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Workplace safety regulations

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Can anyone point me to a thread discussing government involvement in regulating safety in private businesses? I haven't been able to find quite what I'm looking for yet and am not sure if it's been discussed. I'm in an argument with someone over this and need to solidify my position a bit.

Thank you--sorry if this request is in the wrong place!

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Hi AisA :)

Well, it didn't start out on the basis of workplace safety regulations exactly. It started out on the topic of smoking being banned in some cities. My stance was that an employer should be able to make the decision whether or not employees and customers can smoke based on his private property rights. He likened my position to a position in which the employer should not be subject to government regulation of equipment safety. He gave the following example (I hope I can post this--I don't think it's a terms of service violation to post already-public, non-copyrighted material. Let me know if I'm wrong and I'll fix it.)

I worked two summers on a ginseng farm, it was seasonal work in an area with very high unemployment. Among other things, iit involved biweekly spraying of the fields with a variety of pesticides and fungicides.

There were specific regulations that the employer had about safety equpiment we were required to wear, etc.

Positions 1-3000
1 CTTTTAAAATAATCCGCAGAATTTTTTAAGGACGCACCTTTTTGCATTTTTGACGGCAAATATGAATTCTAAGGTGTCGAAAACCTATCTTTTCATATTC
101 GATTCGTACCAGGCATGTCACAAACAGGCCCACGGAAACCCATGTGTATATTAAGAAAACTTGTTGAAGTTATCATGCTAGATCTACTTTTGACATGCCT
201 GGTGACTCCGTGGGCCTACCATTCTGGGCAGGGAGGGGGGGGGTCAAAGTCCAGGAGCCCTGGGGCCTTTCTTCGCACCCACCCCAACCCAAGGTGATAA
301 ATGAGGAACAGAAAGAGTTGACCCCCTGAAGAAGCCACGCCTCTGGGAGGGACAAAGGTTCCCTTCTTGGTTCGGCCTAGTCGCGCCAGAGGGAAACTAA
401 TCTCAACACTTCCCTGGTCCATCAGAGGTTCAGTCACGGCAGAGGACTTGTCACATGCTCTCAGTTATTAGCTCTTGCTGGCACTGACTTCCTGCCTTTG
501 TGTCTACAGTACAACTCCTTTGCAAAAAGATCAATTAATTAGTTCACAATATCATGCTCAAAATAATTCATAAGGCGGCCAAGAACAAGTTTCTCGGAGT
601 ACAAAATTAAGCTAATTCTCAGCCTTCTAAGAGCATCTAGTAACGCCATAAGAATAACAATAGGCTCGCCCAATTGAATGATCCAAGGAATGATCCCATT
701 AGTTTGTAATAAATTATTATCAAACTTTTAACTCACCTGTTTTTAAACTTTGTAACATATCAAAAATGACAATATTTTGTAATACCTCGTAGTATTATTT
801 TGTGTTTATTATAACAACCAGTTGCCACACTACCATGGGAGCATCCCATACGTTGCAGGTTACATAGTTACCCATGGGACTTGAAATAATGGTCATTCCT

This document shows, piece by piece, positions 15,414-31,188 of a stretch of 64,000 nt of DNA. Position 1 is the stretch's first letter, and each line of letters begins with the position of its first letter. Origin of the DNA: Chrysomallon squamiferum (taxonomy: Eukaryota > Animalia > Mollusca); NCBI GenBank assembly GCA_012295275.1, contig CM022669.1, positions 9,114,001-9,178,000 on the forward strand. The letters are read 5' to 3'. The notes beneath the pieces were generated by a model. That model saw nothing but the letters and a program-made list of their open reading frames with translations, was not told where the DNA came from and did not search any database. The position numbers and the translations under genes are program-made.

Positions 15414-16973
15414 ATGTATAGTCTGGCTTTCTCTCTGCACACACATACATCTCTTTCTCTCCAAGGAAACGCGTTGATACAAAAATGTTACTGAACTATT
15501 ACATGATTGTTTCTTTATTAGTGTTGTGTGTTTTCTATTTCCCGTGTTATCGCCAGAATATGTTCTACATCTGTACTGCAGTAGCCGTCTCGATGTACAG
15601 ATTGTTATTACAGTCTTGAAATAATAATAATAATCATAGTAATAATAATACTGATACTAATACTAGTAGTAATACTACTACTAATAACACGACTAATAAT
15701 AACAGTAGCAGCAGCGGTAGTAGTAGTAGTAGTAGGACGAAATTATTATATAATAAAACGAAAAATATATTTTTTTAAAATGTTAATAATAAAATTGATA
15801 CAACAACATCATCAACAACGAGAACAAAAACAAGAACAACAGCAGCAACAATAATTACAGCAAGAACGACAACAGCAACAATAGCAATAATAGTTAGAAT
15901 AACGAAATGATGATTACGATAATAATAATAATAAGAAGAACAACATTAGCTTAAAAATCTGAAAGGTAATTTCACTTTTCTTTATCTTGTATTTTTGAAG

Your argument seems to be parallel to an argument that there should not have been such safety regulations. My employer should have taken whatever precautions they felt were necessary and/or expedient. Any potential employees who did not want to risk being exposed (if the employer chose to scrimp on safety, which greatly increased cost) should simply have chosen not to be employed.

Is this is a fair application of your position?

My thinking is that yes--the employees could have chosen not to be employed at this place. The business is private property and as such, the employees don't have a right to that job. It is a voluntary contract and if they don't care for the terms, such as equipment they'll be required to use/not use, they can exercise their ability to turn the job down.

This is (vaguely) similar to the context in which an employee is free to turn down a job where the owner allows his employees to smoke in the office. In either case it's completely irrelevant whether there is high unemployment in the area because their "need" of a job is not a claim on the employer's resources.

Can someone please shoot me down on either issue? Also, if the business owner were to tell workers that the equipment they were using was safe when he/she knew it was not, that would be problematic. But I'm assuming both the workers and the employer have complete information about the safety versus non-safety of the equipment.

I should probably just drop the entire argument and leave that forum. This one person that I quoted above has been very polite (despite disagreeing with me) and simply is looking for information regarding my view, so I'd like to finish replying to him. Others have chosen to not really debate, but instead to repeatedly call me "grotesquely arrogant" and a "horrible" person :) So perhaps I'll duck out after dealing with this one person.

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Apprentice, I agree with your moral argument. A job is a relationship between an individual that wishes to sell his time/effort and an employer that wishes to purchase it. The terms and conditions of that relationship should be arrived at voluntarily, i.e. with neither side having the right to force terms on the other or get a third party -- such as the government -- to force terms on the other.

In a free market, there is considerable pressure on a business to maintain a safe environment. Accidents are expensive, not just in terms of medical bills for employee treatment but in terms of lost time, interruption of work, etc.